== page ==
4. Dictionary of Latin and Greek Theological Terms (2nd Edition) — Richard A. Muller
Originally published in 1985, this highly-valued dictionary is now available in a new edition. Quite simply, serious theological students who want to deepen their understand the Latin and Greek terms used by medieval scholastics and post-Reformation writers should have this book. There are so many theological works from history that are now available to us in English—many of them for free. But what most people don’t realize is the intellectual heritage many of these works have: they borrow from each other, build on each other, and even argue with each other. That intellectual heritage is communicated through centuries of thought packed into Latin and Greek terms and concepts.
So why is a book like this necessary? What people don’t realize today, especially in countries like America where public education in a second language is scarce or non-existent, is that scholars of the past learned other languages and many times read ancient texts as a part of their education. (Perhaps this would be a good time to familiarize yourself with the trivium and quadrivium of the medieval universities.) Even further, scholars for a few centuries after the Reformation were sometimes required to be proficient in Latin. The greatest theological minds have shaped history with their technical Greek and Latin terms. That’s precisely why a book like Muller’s is necessary, and precisely why students of theology should learn from it.
5. Jesus the Lord According to Paul the Apostle: A Concise Introduction — Gordon D. Fee
Oneness Pentecostal scholars have been aware of Gordon Fee for a long time, partially because of his commentary on 1 Corinthians and because he is an ordained minister for the Assemblies of God. That’s right: Dr. Fee is a Trinitarian Pentecostal. (His commentary on 1 Corinthians 11:2-16 is important, and disagrees with what UPCI authors say about that passage.) But much more than that, Dr. Fee is recognized as a first-rate scholar.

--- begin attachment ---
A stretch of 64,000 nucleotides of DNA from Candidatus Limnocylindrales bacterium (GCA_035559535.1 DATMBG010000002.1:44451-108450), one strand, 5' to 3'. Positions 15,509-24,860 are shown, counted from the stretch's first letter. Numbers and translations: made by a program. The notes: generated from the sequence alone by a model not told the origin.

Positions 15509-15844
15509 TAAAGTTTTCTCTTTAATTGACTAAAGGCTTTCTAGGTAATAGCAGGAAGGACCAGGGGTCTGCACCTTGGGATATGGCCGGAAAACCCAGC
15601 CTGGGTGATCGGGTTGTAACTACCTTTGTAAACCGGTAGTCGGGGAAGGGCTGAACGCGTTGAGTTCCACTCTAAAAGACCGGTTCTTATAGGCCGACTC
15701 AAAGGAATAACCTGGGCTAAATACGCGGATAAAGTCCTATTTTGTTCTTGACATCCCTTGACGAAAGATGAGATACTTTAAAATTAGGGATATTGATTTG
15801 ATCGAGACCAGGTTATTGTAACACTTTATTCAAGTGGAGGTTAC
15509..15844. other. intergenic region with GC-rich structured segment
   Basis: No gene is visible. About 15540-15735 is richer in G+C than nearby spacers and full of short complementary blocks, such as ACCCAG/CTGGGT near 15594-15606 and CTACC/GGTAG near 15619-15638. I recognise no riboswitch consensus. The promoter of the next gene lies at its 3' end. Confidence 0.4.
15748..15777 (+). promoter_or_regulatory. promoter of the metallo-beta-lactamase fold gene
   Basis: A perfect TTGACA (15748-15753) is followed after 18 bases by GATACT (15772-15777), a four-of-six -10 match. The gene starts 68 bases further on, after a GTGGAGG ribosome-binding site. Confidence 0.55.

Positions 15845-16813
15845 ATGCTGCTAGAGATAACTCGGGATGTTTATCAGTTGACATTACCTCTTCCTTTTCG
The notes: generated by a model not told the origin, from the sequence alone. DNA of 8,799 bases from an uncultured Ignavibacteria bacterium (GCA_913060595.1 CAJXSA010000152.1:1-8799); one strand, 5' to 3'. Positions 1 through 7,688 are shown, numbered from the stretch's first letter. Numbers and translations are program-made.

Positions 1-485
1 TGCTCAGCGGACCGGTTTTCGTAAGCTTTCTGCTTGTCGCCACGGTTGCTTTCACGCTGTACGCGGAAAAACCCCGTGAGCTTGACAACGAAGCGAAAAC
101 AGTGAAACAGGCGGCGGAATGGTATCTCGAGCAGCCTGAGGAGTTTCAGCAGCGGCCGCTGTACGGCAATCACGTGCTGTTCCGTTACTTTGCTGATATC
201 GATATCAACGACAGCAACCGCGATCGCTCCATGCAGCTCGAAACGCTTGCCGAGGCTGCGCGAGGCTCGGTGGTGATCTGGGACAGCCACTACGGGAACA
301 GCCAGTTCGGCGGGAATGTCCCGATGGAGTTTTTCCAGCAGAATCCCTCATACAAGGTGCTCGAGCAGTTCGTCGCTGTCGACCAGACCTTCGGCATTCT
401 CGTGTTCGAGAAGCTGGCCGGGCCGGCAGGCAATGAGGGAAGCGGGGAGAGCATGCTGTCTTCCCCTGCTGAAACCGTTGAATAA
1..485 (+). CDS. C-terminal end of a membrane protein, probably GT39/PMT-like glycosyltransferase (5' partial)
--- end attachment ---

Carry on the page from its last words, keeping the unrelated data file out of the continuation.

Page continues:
In this book, we have a concise introduction to why Paul was a “Proto-trinitarian” (as the mere title to the conclusion to the book indicates). As the foreword points out, this book is partially a distillation of Dr. Fee’s Pauline Christology. It seems to me that this new book, in addition to Pauline Christology, should be taken into consideration by anybody who wants a Trinitarian perspective on Paul—particularly by a careful exegete. For my part, this will be one of the first books that I read this year.
Credo — Michael R. Burgos, Jr.
A very basic introduction to biblical, confessional, and Trinitarian theology. As I’ve mentioned before, I think that Mr. Burgos is a formidable opponent to Oneness Pentecostalism. Those who want to understand his theology and what motivates him will probably gain a lot from this little book.
Release date: March 20, 2018
Another book releasing this year on the divinity of Christ in Paul.
Retrieving Nicaea: The Development and Meaning of Trinitarian Doctrine — Khaled Anatolios
Paperback release date: February 20, 2018
This book is already available in Kindle and hardback (released in 2011). This is one resource for the serious student of Christian history who wants to try to understand writers around the time of Nicea in their original contexts. For a Oneness perspective on this period, see David Bernard’s A History of Christian Doctrine (Volume 1) and Glen Davidson’s The Development of the Trinity.